Women Talking can be seen as a product of contemporary culture, of the “She Said” movements emerging across the industry since Weinstein’s exposure, but I think such comparisons diminish it. What unfolds is an exquisite ensemble exploration not so much of womanhood or patriarchy, but of the nature of forgiveness. And it is wonderful. The cast are exceptional – led by Rooney Mara, Claire Foy, and Jessie Buckley. The setting is fascinating – a slice of traditional American gothic inserted into 2010. And every word feels perfectly chosen, every viewpoint developed. And it is bewitching.

2. Tár

Tár has had a mixed reception. It arrived to critical acclaim, flopped on release, angered some across the musical and lesbian communities, and delighted just as many. Everyone seems to agree that Blanchett’s performance is a phenomenal career-high, but that doesn’t mean they like the film. The criticism splits into three: people who had lost it by the end but are sure that it was clever; people who had lost it by the end but are sure that it wasn’t nearly as clever as it thought it was; and people who didn’t make it through the (outstanding) 15-minute opening interview to begin with.

Musically I have complaints: the insulting simplicity of the art-vs-artist debate in the workshop scene; her conducting that swipes at the air as though stabbing at a ghost; the use of Mahler’s 5th Symphony, swept aside in favour of Hildur Guðnadóttir’s (excellent) score and Elgar’s more emotive Cello Concerto. But Blanchett’s character is stunningly realised (as is the set design and cinematography), the issues of her power are fascinatingly developed, and the lines of reality are captivatingly blurred as our lead unravels. Tár stretches, challenges, and begs discussion, and that’s everything I need from the second-best spot.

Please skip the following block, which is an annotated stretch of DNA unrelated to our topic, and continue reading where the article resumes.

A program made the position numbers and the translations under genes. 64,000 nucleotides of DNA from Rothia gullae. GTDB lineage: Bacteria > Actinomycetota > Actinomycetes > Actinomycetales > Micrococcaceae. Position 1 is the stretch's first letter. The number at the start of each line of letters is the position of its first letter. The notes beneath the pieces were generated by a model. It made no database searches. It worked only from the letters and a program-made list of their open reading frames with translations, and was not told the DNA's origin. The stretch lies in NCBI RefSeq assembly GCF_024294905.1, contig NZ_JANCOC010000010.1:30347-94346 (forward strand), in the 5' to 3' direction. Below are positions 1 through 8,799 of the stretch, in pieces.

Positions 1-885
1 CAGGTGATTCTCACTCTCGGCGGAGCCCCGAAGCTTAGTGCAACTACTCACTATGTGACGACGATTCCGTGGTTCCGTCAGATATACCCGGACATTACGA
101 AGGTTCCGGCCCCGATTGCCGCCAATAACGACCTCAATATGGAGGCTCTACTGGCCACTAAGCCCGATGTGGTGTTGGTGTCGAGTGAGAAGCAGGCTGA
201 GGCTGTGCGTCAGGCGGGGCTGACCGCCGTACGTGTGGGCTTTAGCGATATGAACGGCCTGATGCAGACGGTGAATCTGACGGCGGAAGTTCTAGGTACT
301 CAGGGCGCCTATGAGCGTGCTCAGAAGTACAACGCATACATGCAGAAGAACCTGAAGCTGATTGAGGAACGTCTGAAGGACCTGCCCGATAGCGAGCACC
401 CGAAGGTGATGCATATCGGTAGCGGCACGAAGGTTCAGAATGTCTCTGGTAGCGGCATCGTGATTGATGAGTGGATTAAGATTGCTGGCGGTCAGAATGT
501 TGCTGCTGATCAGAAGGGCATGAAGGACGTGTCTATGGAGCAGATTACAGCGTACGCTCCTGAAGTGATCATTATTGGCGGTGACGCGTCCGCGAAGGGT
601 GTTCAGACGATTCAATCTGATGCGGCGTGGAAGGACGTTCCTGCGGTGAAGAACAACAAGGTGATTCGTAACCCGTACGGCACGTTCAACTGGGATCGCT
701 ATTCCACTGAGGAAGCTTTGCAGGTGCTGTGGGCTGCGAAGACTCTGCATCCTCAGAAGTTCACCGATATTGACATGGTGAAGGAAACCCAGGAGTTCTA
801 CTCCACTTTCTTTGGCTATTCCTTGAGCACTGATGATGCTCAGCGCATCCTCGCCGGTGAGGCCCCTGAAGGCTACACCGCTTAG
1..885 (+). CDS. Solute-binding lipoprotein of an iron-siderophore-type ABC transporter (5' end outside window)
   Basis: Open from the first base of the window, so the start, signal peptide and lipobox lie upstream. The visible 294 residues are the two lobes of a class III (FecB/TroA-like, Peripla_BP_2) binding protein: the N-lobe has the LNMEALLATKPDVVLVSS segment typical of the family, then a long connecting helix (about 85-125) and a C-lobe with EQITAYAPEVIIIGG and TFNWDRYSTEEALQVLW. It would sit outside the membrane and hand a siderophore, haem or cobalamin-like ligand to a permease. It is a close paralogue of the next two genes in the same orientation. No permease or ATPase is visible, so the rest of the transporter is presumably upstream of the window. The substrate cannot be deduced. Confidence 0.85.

1. The Banshees of Inisherin

Never has so much been said by silence, and never has that silence got so many laughs. I have some Irish friends who, despite the 1920s setting and the increasingly surreal stakes as the tension builds, have been sending people to watch the film because it is such a perfect encapsulation of island life – because there is something in its peripheral perspective that rings so true. Writer-director Martin McDonagh taps into the same sentiment as Auden’s Musée des Beaux Arts, drawing on the great strands of history – here notions of civil war, masculinity, friendship, and the meaning of life (to be nice, or to be remembered?) – and turning the camera just slightly away. As smoke rises unremarkably from the mainland, we are not shown revolution but the “doggy life” – “the horses innocent behind.”